In this post, we’re exploring the black icons who chased a dream and changed the world. Featuring inspirational life and career stories spanning science, education, healthcare and business, prepare to be all-at-once humbled and inspired…
Inspiring Black Scientists and Inventors
Lewis Latimer (1848-1928)
Descending from a background of slavery, it was an office role in a patenting law firm which led Lewis Latimer to the lightbulb moment that changed the face of science. Bored of the menial office job, Latimer taught himself the art of mechanical drawing and went on to patent an improved method for the production of carbon filaments in light bulbs. This marked the beginning of the widespread use of lighting.
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Dr Shirley Jackson (1946-present)
Picture this: it’s 1973 and an African-American woman is studying particle physics at university; a setting fraught with racial bias and gender inequality. That woman was Dr Shirley Jackson and she was the first African-American female to earn a doctorate at the Massachusetts Institute of Technology (MIT). Dr Jackson later contributed to the invention of the portable fax machine and caller ID; both key technological advancements that shaped communication as we know it today.
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Lisa Gelobter (1971-present)
Each time we congratulate ourselves for reacting to an online chat with the perfect GIF, we should also be celebrating the genius animation skills of Lisa Gelobter. As well as inventing the Graphics Interchange Format (GIF), Gelobter was involved in bringing animation and video streaming software to life – think Shockwave and HULU. Gelobter has since combined her technology talents and personal experiences of discrimination to launch teQuitable; a company aimed at making workplaces more equitable, through technology.
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Black Icons with Careers in Education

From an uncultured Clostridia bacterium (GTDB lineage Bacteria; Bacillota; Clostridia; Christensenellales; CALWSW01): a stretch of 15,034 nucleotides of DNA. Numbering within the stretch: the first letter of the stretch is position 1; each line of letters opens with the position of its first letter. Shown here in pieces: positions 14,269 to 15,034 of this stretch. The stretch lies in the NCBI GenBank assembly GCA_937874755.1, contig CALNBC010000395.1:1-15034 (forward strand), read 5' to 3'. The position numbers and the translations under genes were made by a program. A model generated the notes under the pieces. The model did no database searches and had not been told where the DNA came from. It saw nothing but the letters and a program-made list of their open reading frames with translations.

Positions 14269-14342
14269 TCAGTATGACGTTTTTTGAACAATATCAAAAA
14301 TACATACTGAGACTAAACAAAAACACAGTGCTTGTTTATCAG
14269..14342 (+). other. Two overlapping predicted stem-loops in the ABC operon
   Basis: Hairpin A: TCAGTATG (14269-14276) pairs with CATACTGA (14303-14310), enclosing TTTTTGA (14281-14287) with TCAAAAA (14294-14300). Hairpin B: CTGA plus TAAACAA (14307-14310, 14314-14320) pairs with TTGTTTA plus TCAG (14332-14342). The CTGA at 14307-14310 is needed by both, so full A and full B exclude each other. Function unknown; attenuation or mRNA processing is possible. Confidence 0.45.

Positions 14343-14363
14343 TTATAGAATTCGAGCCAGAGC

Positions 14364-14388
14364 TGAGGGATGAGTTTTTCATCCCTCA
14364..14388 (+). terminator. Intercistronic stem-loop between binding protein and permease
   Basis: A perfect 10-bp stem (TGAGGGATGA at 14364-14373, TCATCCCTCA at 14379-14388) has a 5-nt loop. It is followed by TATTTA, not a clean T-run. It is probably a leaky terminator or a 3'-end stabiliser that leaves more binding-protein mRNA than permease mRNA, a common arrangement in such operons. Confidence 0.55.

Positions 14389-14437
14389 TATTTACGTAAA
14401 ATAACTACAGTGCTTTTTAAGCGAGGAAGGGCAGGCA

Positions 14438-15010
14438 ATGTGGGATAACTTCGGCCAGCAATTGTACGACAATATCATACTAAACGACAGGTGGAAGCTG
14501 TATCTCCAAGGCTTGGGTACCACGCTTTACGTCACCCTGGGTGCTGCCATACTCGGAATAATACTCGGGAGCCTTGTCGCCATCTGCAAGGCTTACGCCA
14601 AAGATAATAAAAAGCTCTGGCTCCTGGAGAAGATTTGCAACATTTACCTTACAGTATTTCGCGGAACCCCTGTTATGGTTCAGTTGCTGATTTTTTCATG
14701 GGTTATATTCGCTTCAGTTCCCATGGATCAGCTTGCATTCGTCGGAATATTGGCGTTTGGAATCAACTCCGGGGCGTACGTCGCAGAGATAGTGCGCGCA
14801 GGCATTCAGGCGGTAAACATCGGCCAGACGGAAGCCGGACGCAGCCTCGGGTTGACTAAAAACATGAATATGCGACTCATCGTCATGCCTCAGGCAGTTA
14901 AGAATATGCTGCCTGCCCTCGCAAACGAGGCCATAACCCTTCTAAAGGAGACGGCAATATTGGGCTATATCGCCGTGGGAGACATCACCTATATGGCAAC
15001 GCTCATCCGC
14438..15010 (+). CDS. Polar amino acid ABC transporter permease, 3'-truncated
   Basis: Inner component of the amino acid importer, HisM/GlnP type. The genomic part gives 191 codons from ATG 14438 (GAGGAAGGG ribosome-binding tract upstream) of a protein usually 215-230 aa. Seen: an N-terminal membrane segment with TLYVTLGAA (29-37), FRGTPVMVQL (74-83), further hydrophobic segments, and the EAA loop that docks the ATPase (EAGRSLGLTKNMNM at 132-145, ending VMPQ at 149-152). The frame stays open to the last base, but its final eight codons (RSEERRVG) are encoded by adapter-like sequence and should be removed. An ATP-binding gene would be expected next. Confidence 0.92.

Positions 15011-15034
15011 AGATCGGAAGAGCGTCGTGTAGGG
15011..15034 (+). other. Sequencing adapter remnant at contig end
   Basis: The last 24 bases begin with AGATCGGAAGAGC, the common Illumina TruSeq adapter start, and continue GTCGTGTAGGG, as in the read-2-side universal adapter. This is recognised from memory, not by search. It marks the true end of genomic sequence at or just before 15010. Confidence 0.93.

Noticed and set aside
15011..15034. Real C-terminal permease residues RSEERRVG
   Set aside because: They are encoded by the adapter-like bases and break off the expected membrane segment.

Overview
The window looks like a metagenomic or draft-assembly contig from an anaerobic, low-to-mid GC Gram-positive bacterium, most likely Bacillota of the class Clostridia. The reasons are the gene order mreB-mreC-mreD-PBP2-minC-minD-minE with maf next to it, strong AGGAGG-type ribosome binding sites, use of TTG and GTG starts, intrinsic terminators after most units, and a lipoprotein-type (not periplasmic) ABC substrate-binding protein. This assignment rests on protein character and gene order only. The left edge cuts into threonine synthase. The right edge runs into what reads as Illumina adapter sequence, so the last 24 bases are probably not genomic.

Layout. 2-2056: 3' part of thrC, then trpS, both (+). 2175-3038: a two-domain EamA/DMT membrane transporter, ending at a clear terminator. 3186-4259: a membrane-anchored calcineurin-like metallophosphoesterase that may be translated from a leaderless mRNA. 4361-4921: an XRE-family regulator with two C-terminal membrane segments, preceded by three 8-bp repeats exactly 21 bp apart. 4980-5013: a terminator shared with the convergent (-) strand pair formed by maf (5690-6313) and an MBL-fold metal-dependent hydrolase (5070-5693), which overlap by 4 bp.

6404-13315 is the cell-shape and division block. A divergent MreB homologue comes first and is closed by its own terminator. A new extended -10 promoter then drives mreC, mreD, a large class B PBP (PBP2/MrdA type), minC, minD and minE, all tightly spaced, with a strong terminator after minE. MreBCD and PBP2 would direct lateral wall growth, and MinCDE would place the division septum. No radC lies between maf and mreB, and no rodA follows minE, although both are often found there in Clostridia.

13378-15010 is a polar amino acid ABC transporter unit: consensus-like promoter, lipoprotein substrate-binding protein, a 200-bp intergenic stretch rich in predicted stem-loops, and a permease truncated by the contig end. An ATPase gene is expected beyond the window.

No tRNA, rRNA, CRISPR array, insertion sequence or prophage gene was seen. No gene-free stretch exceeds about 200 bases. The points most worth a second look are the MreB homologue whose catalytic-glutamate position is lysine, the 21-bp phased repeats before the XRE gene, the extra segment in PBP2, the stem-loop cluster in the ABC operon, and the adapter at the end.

Gus John (1945 – present)
Born into a peasant farming family in the Carribean, Augustine ‘Gus’ John overthrew the common roadblocks set out for black men of his time, to chase a strong education and thriving career. Having migrated to the UK in 1964, he later became the first black Director of Education and Leisure Services in Britain. His campaigning for education and human rights has transformed the lives of marginalised young people in Britain’s cities.
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Yvonne Connolly (1936-present)
Yvonne Connolly was Britain’s first black female headteacher. Moving to Britain in August 1963, Connolly proved popular with her pupils and was later appointed as headteacher of what was referred to as “a white man’s school”. Angry letters from the public ensued, along with threats to burn the school down. Yet, Connolly’s determination has seen her become a key figure in black history, celebrated for her passion for teaching and her contributions to making education more equal.
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Susie King Taylor (1848-1912)
For a true tale of transformation in both education and healthcare, Susie King Taylor is a notable icon. Taylor ignored the boundaries that restricted African Americans from learning openly; instead, she taught herself to read and write in secret. Taylor later became the first black army nurse in the Civil War. She also transformed the education landscape, as the first African American to teach openly in a school run for former slaves in Georgia.
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Black Healthcare Heroes Who Changed The World
Mary Seacole (1805-1881)